If you are a cash basis taxpayer, you report rental income on your return for the year you receive it, regardless of when it was earned. As a cash basis taxpayer you generally deduct your rental expenses in the year you pay them. If you use an accrual method, you generally report income when you earn it, rather than when you receive it and you deduct your expenses when you incur them, rather than when you pay them. Most individuals use the cash method of accounting.
At Pioneer Homes, we specialize in finding investors Detroit cash flow rental properties — investments from which you can earn monthly payments, or passive income, generated from the money invested rather than active work performed.
As a rental property owner, you can also take advantage of numerous tax writeoffs (see below).
As a dealer-trader, one benefit that is available to you is the deduction of losses from sales in a given year.
V. LLC v. Sole Proprietorship
All flippers should consider incorporating to protect themselves from risk. Risks from rental property ownership include environmental contamination, fire protection and slip-and-fall liabilities, and forming an LLC can protect you from personal liability if your property is foreclosed upon, suffers investment losses, is the subject of a lawsuit, etc.
It is important to note, however, that incorporating does not alter the tax status of the business owner and can actually signal to the IRS that you are a dealer-trader.
VI. Deductible Expenses
As detailed in our report 11 Tax Deductions Every Real Estate Investor Should Know, the IRS allows real estate investors to take advantage of a variety of tax deductions, based on factors such as:
- Home office
- Furniture and supplies
- Advertising and marketing
- Professional or legal services
- Casualty losses
To successfully track your deductible expenses, establish a separate checking account for each of your properties.
To protect against tax and legal issues, hire a highly recommended accountant with experience advising real estate investors.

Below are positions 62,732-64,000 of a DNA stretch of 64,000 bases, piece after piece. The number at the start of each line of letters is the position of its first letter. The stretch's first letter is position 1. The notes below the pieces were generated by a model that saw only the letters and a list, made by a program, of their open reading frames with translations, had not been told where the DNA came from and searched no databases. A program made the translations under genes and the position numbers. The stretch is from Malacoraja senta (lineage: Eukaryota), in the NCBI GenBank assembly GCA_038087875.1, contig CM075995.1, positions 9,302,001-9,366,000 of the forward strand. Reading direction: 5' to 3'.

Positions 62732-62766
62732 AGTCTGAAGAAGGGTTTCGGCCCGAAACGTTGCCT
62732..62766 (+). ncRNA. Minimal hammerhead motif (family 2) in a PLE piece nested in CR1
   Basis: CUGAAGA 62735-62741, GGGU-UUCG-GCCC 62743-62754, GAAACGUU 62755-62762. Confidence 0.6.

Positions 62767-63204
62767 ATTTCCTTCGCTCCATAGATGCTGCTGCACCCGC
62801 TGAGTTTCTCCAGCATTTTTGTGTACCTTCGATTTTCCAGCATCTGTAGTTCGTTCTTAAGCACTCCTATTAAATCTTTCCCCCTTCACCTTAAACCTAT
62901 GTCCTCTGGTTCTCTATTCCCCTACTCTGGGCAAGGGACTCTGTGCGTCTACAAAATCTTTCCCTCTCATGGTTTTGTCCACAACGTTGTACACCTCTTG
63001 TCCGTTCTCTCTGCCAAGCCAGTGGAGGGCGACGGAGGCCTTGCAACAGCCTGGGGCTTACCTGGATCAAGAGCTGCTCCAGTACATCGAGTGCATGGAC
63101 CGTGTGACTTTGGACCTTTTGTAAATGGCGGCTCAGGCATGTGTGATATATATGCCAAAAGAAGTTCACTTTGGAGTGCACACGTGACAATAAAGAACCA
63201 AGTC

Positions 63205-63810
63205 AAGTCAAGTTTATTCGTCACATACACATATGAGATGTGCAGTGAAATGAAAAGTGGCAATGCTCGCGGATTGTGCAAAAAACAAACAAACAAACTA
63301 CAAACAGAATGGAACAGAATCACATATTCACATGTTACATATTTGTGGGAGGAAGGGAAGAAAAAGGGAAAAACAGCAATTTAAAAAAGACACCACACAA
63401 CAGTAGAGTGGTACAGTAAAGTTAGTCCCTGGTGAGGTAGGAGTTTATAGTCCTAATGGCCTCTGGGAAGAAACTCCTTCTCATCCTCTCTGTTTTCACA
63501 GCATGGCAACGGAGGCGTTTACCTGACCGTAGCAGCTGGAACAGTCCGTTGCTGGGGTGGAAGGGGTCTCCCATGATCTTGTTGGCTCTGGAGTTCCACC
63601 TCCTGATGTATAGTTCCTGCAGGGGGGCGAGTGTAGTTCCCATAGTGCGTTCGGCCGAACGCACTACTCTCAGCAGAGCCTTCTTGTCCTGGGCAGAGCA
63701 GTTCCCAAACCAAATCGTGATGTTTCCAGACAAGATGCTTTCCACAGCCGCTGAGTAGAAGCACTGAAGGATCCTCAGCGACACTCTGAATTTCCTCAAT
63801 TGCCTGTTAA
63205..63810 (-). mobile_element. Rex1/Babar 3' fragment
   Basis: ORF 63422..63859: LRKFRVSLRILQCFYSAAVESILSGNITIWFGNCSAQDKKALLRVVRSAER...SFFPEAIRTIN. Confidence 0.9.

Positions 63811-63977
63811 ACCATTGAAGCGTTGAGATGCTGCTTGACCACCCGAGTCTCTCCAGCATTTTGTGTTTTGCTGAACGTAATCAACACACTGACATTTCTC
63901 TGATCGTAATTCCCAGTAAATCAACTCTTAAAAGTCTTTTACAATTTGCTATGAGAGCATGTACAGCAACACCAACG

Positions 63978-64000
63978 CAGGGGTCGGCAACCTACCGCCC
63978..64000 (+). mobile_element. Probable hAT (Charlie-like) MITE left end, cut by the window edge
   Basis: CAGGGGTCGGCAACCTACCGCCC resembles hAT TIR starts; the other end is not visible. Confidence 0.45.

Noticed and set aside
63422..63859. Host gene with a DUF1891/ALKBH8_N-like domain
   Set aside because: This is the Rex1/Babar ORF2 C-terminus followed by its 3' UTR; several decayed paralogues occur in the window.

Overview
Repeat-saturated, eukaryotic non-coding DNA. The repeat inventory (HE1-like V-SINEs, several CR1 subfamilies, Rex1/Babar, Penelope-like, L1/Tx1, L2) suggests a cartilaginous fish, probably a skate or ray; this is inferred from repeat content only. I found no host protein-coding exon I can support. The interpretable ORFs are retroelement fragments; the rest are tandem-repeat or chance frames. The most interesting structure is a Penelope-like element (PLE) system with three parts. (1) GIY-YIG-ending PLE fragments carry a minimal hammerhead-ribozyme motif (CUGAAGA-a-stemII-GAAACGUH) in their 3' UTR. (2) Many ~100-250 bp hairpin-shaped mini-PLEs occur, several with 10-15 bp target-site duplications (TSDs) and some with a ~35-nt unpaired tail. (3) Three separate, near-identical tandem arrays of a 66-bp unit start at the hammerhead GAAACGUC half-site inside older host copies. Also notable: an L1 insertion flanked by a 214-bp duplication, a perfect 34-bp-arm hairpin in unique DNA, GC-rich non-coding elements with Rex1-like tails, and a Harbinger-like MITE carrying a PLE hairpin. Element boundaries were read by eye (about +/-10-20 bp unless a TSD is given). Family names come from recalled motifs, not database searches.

BONUS: How to Flip Houses with None of Your Own Money
OPM stands for Other People’s Money, and that’s how you can flip houses without any of your own.
So, where do you find OPM?
The simplest way to invest with no money is to identify a partner who can invest on your behalf. In this arrangement, you do all the house-flipping legwork, your partner provides the financing, and you split the profits (or losses) 50/50.
Note: BiggerPockets recommends remaining legally independent, avoiding establishing a formal partnership.
II. Hard Money Lenders
If you’re just starting out and plan on executing quick fix-and-flip projects, you might want to consider borrowing from a hard money lender. But, beware, these individuals tend to apply a high interest rate and typically charge extra points on top of that. In other words, the longer you carry the loan, the more interest you pay.
III. Private Money Lenders
Perhaps the best source of funding for your no-money real estate deals is the private money lender. These individuals have money lying around, so to speak, and may be interested investing with you if you sell them on the investment (and yourself).
Your job is to carefully negotiate the interest rates and terms, ensuring you sufficiently entice the lender while keeping your fees as low as possible.
Hint: if you provide the private money lender with info on the estimated ROI on the investment, as you can with rental properties from Pioneer Homes, you have a better chance of closing the deal. (Real estate returns often far exceed those from other investments, like stocks and bonds.)